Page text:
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- Spring Home Improvement 2015
COLUMBIA CITY â€” Although continuous rain has provided favorable weather conditions for late July, the end to the drought is far from over.
â€śThe only way we are going to see an end to the drought would be if we have a continuation of the rain on a regular basis,â€ť said David Addison, Purdue Extension Educator, 4-H Youth Development. â€śThe rain we have seen has brought the grass back, but itâ€™s still low.â€ť
Whitley County is currently in an extreme drought, and Southern Indiana is in an exceptional drought, with an average of 15 inches of rain below normal.
â€śWeâ€™re still down about seven inches right now,â€ť said Addison. â€śWeâ€™ll need that and more to end the drought.â€ť
Phil Walker, Northeast-Purdue Agricultural Center (NEPAC) farm manager, said the rain has recharged some of the soil, but that is only going a short distance.
â€śThe crop grows mainly using the topsoil, which is the top foot or so,â€ť said Walker. â€śAround here, the topsoil has somewhat been recharged, but if you go down below that, itâ€™s still very dry.â€ť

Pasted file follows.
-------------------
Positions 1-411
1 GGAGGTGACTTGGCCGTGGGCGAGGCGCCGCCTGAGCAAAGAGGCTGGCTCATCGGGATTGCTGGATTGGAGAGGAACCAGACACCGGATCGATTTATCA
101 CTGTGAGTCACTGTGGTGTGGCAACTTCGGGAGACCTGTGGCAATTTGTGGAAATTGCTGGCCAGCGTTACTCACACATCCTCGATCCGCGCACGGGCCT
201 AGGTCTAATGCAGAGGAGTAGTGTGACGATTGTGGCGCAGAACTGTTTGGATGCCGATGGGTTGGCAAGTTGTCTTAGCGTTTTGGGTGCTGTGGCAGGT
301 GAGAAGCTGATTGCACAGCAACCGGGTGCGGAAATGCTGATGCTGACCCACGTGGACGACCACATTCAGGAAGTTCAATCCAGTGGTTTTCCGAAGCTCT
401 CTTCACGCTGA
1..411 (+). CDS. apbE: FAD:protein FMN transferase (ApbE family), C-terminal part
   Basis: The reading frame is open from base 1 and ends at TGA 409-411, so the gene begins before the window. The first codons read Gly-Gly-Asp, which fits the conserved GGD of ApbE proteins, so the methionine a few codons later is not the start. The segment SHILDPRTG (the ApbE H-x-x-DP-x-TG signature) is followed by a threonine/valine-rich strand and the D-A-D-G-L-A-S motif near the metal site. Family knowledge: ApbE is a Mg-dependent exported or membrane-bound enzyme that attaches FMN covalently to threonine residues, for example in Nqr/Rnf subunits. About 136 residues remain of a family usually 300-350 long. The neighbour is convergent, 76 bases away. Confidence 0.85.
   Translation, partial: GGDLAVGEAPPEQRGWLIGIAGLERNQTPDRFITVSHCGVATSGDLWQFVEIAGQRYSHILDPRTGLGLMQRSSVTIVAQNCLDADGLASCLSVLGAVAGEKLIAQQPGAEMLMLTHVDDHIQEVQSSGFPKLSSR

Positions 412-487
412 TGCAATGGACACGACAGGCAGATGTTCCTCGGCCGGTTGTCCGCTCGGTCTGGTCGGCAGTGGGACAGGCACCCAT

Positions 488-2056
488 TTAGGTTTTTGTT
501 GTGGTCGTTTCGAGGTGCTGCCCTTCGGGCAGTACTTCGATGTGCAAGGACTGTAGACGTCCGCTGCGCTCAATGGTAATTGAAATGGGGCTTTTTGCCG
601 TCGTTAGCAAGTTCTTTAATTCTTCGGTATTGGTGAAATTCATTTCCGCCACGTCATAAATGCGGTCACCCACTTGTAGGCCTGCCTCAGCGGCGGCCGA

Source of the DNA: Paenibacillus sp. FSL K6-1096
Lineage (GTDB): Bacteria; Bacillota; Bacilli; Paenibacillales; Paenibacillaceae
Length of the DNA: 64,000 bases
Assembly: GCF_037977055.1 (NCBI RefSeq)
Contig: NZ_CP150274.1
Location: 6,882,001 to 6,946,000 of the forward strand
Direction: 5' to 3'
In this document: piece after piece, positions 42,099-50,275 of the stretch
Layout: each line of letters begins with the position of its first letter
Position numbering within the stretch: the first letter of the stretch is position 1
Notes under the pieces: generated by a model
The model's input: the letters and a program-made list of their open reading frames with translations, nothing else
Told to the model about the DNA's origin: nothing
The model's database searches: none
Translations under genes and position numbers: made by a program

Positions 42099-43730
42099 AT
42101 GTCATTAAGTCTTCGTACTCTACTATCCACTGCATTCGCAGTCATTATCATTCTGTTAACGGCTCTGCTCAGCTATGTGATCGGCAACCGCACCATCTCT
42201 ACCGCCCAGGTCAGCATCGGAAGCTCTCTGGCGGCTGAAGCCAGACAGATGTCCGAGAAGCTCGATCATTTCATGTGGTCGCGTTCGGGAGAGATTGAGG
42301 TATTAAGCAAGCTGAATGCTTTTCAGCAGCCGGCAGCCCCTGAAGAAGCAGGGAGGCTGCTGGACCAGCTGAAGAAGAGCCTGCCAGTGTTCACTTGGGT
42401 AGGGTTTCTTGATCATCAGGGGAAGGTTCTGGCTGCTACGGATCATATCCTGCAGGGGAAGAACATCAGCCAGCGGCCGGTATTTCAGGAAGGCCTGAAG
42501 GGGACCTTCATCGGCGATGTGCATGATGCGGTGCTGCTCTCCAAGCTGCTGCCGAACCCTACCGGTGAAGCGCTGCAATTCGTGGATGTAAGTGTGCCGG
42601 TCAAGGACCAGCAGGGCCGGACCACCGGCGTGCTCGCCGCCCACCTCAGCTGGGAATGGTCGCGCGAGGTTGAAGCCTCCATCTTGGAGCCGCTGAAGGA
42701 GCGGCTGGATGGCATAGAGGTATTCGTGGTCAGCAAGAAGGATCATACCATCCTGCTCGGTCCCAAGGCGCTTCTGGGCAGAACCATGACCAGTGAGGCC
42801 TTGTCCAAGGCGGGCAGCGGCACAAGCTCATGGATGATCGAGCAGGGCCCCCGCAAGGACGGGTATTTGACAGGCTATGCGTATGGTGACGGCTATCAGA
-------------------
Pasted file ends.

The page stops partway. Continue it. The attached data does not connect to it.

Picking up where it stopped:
According to Walker, some of the roots of plants reach below the topsoil, preventing them from receiving the amount of water necessary for proper growth.
â€śThat might be part of the reason why corn is not doing well, and soybeans have a better chance,â€ť said Walker. â€śAlso, there is a difference in how the plants grow since corn starts its reproduction phase earlier.â€ť
Addison said hay should also come back a little better with the rain.
â€śIf we donâ€™t continue to get rain, that can deteriorate quickly,â€ť said Addison.
According to Addison, while the change in the seasons is likely to bring some relief for next yearâ€™s crop if the snowfall is normal, it is uncertain what the future holds.
â€śLast winter we had very little snow, and we went into the season below normal,â€ť said Addison. â€śItâ€™s hard to predict how much snow we will get this winter.â€ť
Whitley County, along with 35 other counties, were designated by the U.S. Department of Agriculture (USDA) as primary natural disaster areas due to losses caused by the drought.